Address by H.E. Dalia Grybauskaitė, President of the Republic of Lithuania, at the EIGE Conference “Equality between women and men, progress, challenges and best practices”
21 June 2010, Vilnius
Distinguished Participants and Guests of the Conference,
It gives me great pleasure to extend a warm welcome to all of you, well-known gender equality advocates and professionals, attending this international conference in Vilnius. I am also delighted to acknowledge the presence the Chair of the Committee on Women's Rights and Gender Equality at the European Parliament, Eva-Britt Svensson.
Equality between women and men is a fundamental right and a common value of the European Union. The European Parliament and Council places a special focus on gender equality. For this purpose, a new European institution has been created - the European Institute for Gender Equality - with its seat in Vilnius. I am happy and proud that the best gender equality experts from across Europe will work and share their knowledge here in Lithuania and that their work, both practical and theoretical, will contribute in a major way to our joint efforts towards genuine, not assumed, gender equality.
The European statistics of many years show that there are many still unresolved issues in this field. Every year the European Commission presents a report on equality between women and men, and yet every year the same problems reoccur. Women continue to earn almost 18 percent less than men for every hour worked. This figure remains stable in Europe for many years. Although women represent a majority of students, the employment rate of female university graduates is lower than men's. Women continue to carry a disproportionately large share of household chores. Domestic violence and the risk of poverty, even though they relate to both genders, are higher for women.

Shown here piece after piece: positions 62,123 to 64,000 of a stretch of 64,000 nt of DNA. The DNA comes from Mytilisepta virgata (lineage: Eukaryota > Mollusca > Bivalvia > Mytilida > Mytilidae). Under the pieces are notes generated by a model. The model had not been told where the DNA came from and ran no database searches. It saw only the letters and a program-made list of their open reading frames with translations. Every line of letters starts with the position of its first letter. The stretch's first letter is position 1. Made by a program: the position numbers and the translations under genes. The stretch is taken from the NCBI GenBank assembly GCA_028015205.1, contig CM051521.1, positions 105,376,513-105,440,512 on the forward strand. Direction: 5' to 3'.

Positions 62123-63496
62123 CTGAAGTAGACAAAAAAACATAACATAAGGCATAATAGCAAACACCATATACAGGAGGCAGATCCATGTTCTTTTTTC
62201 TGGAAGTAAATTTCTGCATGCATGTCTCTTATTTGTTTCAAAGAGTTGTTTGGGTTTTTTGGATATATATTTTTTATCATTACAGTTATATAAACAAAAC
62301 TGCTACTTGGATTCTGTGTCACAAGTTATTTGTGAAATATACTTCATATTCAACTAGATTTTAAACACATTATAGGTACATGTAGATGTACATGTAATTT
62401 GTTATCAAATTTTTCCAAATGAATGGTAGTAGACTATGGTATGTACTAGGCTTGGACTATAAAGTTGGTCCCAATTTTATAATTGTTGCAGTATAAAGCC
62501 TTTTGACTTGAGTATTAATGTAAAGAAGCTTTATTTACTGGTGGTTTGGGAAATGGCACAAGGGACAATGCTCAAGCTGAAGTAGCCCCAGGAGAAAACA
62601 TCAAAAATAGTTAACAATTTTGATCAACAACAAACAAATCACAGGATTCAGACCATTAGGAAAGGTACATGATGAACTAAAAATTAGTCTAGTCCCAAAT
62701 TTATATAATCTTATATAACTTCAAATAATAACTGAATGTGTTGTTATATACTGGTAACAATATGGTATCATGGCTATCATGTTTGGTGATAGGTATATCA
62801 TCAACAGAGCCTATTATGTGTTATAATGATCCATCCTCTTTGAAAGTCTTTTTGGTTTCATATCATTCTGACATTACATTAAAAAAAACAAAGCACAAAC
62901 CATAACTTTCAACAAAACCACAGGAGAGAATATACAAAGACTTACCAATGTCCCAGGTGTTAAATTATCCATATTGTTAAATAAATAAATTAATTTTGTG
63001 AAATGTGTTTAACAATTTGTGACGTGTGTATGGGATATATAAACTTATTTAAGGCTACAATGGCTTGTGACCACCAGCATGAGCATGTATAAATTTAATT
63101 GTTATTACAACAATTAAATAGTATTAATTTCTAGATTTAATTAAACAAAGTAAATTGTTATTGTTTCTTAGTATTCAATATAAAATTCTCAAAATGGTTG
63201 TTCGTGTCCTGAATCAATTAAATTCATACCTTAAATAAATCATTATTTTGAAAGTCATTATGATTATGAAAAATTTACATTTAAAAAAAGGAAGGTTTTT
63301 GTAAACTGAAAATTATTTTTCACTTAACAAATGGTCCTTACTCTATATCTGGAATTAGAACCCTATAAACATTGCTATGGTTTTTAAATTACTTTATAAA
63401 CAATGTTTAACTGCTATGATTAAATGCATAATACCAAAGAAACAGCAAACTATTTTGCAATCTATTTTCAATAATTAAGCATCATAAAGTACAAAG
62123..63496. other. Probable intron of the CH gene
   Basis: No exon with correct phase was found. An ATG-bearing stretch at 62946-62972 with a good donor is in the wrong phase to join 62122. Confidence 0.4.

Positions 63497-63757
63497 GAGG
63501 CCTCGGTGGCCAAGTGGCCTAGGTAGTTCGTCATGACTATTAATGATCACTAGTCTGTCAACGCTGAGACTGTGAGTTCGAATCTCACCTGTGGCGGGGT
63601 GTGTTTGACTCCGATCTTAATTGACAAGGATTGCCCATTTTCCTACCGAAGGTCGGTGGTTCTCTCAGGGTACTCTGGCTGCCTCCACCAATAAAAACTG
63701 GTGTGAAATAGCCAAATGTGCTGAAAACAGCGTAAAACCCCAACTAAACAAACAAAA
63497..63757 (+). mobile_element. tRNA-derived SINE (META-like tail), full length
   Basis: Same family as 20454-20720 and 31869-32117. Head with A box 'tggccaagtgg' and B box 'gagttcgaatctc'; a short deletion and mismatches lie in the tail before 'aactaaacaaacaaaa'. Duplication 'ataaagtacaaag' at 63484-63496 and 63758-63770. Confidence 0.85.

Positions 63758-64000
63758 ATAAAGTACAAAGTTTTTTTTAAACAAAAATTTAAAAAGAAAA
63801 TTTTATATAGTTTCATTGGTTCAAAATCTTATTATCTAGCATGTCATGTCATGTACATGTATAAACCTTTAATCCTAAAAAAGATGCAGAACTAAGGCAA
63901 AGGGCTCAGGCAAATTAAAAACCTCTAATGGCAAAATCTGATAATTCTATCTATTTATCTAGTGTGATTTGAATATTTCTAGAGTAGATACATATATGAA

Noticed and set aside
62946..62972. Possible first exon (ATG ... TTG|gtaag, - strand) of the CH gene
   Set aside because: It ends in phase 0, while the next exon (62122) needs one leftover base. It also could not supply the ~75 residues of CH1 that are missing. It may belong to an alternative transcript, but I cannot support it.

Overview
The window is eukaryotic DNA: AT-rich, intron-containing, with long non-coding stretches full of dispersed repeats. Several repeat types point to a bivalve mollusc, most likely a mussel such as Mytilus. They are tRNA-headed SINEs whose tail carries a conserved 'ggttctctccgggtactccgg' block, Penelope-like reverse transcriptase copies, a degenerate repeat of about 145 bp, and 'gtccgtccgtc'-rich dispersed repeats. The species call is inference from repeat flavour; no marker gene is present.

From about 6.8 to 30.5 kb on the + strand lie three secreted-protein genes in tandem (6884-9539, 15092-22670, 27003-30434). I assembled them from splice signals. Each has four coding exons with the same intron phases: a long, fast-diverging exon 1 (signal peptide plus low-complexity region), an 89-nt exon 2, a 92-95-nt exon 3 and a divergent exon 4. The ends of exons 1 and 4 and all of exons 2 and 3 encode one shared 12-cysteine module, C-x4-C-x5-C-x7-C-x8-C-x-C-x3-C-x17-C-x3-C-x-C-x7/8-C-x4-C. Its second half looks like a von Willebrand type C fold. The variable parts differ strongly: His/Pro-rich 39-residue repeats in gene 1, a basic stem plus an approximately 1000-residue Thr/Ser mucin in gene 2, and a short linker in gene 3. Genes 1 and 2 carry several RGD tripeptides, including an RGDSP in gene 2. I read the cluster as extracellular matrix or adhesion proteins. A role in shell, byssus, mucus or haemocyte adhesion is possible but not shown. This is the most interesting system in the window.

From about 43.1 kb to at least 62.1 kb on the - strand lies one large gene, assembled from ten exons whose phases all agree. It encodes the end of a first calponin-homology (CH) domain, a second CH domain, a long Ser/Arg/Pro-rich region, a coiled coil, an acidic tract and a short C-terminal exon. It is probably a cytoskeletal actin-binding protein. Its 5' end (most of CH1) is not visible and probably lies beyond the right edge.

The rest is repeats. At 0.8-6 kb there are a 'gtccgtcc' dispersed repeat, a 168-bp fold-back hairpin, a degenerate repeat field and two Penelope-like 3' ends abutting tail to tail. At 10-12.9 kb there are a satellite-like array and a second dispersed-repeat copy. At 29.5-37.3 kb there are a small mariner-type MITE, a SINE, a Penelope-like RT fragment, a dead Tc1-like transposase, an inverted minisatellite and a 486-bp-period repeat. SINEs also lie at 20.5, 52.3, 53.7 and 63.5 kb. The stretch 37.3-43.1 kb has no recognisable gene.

It is not by chance that Lithuania became the first country among the Baltic States to host a European agency. Much has been done in Lithuania to achieve equality between women and men, starting with relevant legal aspects, gender mainstreaming, and ending with specific measures to improve the actual situation of women.
We already have visible results. Women's employment has increased over the past several years and some data show that it has exceeded that for men. The gap between salaries earned by men and women for the same work has narrowed considerably.
In Lithuania, women are better represented than men among bachelor's, master's and doctorate graduates. They are active in state building and governance, and their involvement in business and public life has deepened and broadened.
These are most welcome developments, but we will yet have to make a lot of effort to translate positive tendencies into a standard of Lithuanian and EU life. I invite non-governmental organizations working in human rights, education, employment, health care, and other fields to engage even more actively in our joint action. Only comprehensive solutions will produce the results we seek and value.
I wish the conference participants fruitful discussions, creative and concrete ideas and projects.
The best of success to you all!